North Texas

North Texas Rescue Animals Make Medical History

A landmark heart surgery involving a sheep in North Texas made veterinary medical history this year.

Yoda, a 15-month-old sheep at Ranch Hand Rescue in Argyle, underwent an open heart surgery at Oklahoma State University for a congenital heart problem.

“His heart was 2½ times the size that it was supposed to be," Ranch Hand Rescue founder Bob Williams said.

This was the first surgery of its kind for a sheep.

"I said we are going to go ahead and do it and there are those that would say, ‘Why would you spend that kind of money on a sheep?’" Williams said. "But he is more than a sheep."

Yoda’s successful surgery could become the basis for groundbreaking veterinary advancement.

"He'll probably save a lot of lives,” Williams said. “This will be written about in veterinary magazines and talked about in conferences and that sort of thing."

This type of attention and care for animals is nothing new for Ranch Hand Rescue. All the animals at the facility have some sort of special need.

"We have a wide variety, from blindness to cancer to the first horse ever in the world with a prosthetic leg without an amputation,” Williams explained.

The horse he referenced is Midnight, who still walks around with his prosthetic leg, often spending time with children who are preparing for prosthesis of their own.

Other accomplishments at Ranch Hand include a horse with a stem cell transplant and nanofiber technology.

"You know they call the animals the 'throw-aways,'” Williams said. “They're the ones really that nobody wants."

Williams said giving these animals a second chance has not only meant medical miracles, but has also made a huge difference in the lives of several people.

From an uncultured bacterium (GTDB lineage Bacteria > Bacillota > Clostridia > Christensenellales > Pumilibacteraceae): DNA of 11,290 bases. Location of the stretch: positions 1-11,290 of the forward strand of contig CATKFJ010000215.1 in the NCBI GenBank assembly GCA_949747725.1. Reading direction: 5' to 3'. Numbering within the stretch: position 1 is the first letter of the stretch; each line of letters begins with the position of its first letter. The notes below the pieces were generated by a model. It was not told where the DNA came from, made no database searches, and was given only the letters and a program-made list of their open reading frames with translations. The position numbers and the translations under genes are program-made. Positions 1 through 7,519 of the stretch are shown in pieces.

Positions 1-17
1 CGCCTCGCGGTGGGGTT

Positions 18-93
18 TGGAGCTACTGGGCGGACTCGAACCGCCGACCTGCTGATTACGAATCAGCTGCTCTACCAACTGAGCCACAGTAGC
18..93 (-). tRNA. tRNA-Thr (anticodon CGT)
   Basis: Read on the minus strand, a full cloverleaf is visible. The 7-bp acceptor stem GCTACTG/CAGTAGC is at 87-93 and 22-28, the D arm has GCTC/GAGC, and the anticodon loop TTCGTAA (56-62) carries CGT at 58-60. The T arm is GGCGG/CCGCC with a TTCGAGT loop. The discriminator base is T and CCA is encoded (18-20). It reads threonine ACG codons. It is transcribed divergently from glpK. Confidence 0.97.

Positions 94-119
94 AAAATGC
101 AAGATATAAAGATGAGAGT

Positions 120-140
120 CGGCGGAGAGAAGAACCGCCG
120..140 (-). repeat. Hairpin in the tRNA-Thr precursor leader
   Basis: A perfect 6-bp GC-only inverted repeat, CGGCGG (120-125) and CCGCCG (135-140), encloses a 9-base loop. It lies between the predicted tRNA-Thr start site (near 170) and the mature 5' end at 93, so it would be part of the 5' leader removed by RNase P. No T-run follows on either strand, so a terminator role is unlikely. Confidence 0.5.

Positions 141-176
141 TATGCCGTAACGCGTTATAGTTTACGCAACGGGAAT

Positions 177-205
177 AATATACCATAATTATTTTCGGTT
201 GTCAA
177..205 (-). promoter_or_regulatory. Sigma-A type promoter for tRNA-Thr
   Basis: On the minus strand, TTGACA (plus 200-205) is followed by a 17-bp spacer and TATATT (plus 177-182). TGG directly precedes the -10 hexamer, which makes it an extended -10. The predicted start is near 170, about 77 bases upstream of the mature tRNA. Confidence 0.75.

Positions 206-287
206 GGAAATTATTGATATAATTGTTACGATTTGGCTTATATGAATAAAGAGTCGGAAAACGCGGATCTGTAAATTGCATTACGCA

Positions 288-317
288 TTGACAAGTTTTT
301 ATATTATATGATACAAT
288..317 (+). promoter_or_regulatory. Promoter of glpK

"We are the only ones in the world that use abused and neglected animals in mental health therapy for counseling for individuals,” Williams said. “We specialize in children."

The animals work as additional counsel for those needing therapeutic help. He said there is a bond between the animals and children who have dealt with traumatic life situations like sexual abuse.

"And we know that some kids will tell an animal something before they will tell an adult in a traditional office environment," Williams said.

The animals also work with adult victims of abuse and veterans struggling to overcome PTSD.

"What happens to the kids, or the women, or the veterans or whatever situation it might be that can't be helped? Where do they go?" Williams asked.

Williams hopes Ranch Hand Rescue will continue being a haven for help while giving “throw-away” animals a second chance at life with groundbreaking medical treatments many would deem too expensive.

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